The appointment of its first ever Director of Nursing and Midwifery Research and Innovation signals Oxford University Hospital’s determination to highlight the important role nurses and other non-medical staff can play in research, and the fact that research can be an important career pathway.
Dr Helen Walthall (right) took up the newly-created role, partly funded by the NIHR Oxford Biomedical Research Centre (BRC), in early May, joining from Oxford Brookes University, where she was research lead for nursing, and ran the doctorate of nursing, having developed its curriculum.
As a nurse, Helen has been active in research, with a background in cardiac care, mainly in the area of heart failure or acute coronary syndrome. Despite her job title, Helen sees her remit as covering non-medical, not just nursing, research.
OUH’s Chief Nursing Officer, Sam Foster, said: “In partnership with the BRC, we are extremely grateful for the support that we have had to enable the appointment of Helen. She brings the experience and tenacity we need to enable nursing and midwifery research to realise the opportunities we have to maximise the capacity and capability of our talented staff to deliver an exciting strategy aimed at excellence in care.”
Helen’s appointment fills a gap at OUH, and allows it to help support a growing national agenda around academic clinical careers and nursing research, which first emerged in the mid-noughties and gained momentum with the National Institute for Health Research (NIHR) developing its programme for non-medical researchers, and then its 70@70 senior nurse and midwife research leader programme, which it launched 18 months ago.
While there are many nurses at OUH and the University of Oxford doing research delivery, there are far fewer clinical nurses doing research in their own domain, and this is an area where Helen wants to have an impact.
“There’s an important national focus on the non-medical workforce in an academic research domain. That agenda is about nursing having a clinical role, alongside being a research leader in practice,” Helen explains. “It’s about the duality of the role. The research you carry out is from your clinical practice; you research it in order to change practice.
“There is a big national agenda around the need to move nursing research forward. It derives from the fact that, as an all-graduate profession, nursing should align with the other health professionals and at the moment this is not the case.”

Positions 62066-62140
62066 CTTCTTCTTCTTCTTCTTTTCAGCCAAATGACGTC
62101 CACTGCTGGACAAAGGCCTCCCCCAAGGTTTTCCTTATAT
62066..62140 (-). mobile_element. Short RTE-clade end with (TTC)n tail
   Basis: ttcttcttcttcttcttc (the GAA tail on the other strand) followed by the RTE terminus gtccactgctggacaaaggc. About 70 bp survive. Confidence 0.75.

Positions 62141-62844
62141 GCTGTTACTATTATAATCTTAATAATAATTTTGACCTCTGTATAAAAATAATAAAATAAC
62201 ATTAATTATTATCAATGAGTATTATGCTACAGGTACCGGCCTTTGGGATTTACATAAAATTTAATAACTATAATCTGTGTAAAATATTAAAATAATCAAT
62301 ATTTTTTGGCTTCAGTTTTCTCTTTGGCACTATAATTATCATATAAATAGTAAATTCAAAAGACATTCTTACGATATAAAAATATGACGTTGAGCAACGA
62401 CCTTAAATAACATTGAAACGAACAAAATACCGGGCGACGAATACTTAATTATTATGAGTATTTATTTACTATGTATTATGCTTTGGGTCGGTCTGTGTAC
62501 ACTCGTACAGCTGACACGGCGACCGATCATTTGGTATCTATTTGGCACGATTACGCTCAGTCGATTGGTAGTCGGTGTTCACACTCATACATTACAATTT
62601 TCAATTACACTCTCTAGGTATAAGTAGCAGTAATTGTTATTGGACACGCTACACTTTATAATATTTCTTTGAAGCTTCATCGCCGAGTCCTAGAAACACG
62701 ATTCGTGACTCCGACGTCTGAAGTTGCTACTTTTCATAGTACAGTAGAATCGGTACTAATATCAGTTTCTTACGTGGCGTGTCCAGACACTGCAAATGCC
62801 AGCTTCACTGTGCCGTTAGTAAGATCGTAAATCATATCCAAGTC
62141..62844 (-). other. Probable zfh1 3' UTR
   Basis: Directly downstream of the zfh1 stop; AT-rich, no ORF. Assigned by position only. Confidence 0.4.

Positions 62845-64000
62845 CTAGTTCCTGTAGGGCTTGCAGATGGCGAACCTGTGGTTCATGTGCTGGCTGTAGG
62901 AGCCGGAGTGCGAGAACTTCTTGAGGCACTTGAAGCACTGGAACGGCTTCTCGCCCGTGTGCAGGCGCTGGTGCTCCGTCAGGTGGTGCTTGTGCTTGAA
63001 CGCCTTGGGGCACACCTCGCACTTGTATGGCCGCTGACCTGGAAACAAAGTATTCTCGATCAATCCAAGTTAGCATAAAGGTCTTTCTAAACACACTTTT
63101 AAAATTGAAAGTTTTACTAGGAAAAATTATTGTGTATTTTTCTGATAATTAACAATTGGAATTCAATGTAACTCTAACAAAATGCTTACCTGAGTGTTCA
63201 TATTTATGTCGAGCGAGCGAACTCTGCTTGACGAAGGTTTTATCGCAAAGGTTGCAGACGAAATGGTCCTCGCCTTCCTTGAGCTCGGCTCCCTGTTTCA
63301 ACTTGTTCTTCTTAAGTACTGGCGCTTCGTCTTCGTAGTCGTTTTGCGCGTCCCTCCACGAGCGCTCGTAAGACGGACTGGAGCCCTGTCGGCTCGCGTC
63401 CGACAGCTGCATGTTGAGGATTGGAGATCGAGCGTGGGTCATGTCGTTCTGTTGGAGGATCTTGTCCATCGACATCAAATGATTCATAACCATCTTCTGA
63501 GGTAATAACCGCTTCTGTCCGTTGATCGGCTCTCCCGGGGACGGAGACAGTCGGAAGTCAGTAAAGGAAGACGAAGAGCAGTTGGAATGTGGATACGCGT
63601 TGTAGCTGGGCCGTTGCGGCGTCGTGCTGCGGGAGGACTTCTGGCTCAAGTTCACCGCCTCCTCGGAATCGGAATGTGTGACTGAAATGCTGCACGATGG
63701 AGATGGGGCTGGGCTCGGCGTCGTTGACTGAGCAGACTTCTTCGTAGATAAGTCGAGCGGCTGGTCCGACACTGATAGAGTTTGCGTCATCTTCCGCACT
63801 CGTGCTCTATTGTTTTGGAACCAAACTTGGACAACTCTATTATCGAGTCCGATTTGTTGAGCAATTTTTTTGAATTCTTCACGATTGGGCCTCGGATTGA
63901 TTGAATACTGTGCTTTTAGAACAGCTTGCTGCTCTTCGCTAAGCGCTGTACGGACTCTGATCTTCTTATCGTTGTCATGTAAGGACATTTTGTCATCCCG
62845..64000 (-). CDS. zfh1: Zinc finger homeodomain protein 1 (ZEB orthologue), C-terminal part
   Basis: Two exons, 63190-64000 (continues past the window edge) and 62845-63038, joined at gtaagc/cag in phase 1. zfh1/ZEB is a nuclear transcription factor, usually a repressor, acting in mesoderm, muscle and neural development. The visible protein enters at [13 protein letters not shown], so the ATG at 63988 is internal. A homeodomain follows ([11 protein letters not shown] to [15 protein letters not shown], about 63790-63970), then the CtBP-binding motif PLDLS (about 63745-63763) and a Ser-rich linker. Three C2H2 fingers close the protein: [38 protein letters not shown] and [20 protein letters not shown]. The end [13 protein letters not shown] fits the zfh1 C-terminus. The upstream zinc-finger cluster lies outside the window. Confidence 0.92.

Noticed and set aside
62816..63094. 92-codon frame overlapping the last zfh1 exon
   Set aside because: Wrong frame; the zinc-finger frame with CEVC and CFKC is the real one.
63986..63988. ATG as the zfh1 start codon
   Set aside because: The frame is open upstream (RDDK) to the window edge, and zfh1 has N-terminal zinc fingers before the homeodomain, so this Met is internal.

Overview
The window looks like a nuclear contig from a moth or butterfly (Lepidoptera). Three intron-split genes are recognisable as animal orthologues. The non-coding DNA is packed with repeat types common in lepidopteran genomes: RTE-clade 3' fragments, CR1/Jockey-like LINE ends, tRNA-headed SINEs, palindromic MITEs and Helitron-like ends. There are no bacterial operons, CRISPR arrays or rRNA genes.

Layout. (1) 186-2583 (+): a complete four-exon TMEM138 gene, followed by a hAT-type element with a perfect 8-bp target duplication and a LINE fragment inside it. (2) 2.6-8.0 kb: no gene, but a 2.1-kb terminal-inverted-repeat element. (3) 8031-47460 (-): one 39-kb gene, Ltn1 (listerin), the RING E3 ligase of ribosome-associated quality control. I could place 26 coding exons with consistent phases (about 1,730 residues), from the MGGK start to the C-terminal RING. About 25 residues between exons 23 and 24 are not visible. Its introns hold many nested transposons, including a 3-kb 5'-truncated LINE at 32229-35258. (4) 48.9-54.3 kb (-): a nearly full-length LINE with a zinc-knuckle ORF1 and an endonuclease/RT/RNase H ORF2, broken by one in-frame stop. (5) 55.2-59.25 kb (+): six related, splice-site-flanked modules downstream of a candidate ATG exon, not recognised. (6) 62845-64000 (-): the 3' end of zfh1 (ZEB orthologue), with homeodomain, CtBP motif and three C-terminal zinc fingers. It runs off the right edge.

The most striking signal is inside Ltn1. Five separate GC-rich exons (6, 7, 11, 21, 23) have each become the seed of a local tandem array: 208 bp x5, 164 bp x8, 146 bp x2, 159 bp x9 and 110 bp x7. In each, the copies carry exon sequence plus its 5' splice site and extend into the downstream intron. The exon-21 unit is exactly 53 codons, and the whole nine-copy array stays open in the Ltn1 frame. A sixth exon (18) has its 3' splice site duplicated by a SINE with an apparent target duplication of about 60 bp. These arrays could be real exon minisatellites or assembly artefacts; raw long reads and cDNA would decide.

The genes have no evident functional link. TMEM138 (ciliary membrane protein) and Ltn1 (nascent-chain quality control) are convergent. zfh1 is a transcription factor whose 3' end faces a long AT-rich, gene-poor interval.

Helen, who says she has had a positive response from nurses to her appointment, feels that one of the key elements of her job will be to increase the ‘research awareness’ of staff. “I think the vision in Oxford is that nursing is seen alongside medicine as a profession in its own right, for our practice as nurses to become evidence-based, and for the solutions to questions that affect nursing care of patients to emerge from nurses.”
It is hoped that giving nurses, midwives and other allied health professionals greater opportunity to engage in and lead research in Oxford will help with the recruitment and retention of staff.
Helen says: “There’s plenty of evidence, as highlighted in the Francis report in 2013, that there’s a connection between giving nurses the opportunity to do research and retention. We need to keep clinical nurses clinical and giving them a pathway to remain in a post to lead both practice and research, would be very positive.”
The Oxford BRC’s involvement in Helen’s recruitment and its support for the development of an academic clinical career path has been important in driving this agenda forward.
The BRC’s Training and Education Lead, Prof Sarah Rowland-Jones, said: “We are delighted about Helen’s appointment. We hope she will be able to work with us on developing nursing research pathways.
“We have been trying for many years to develop better training opportunities for nurses, midwifes and allied health professionals (AHPs) who want to build an academic career. It has been difficult attracting nurses to research, not least because the national shortage of nurses has made it difficult for them to take time away from their clinical duties.”
She notes that recently “a number of factors have aligned to change the situation”. The Trust is keen to offer academic pathways for nurses, partly to improve recruitment and retention. And interest in research careers among nurses, midwives and AHPs has been boosted by new personnel arriving at Oxford Brookes University, including Dr Mary Malone, Director of the Oxford School of Nursing and Midwifery, and Prof Paul Carding, Director of OxINMAHR, the Oxford Institute of Nursing, Midwifery and Allied Health Research.
The links between the various partner institutions – OUH, Oxford Health NHS Foundation Trust, Oxford Brookes University and the University of Oxford, under the umbrella of the Oxford Academic Health Partners – has resulted in a working group, chaired by Prof Carding, to develop an Oxford pathway for nursing, midwifery and AHP research careers.
Helen still has strong links to Brookes; she is a visiting research fellow, and still supervises PhD students, including a number of OUH nurses. She has convened a group of around 21 people at OUH who are on that doctoral journey.
“We need to support them. If they have done their PhD, we need to ask what follows. Do they go back to the same job? We not only need to work out the pathway, but we need to look at what we want nurses with doctorates to do afterwards, and how we want to energise them to develop nursing in a broader sense, not just in a specific role,” she says.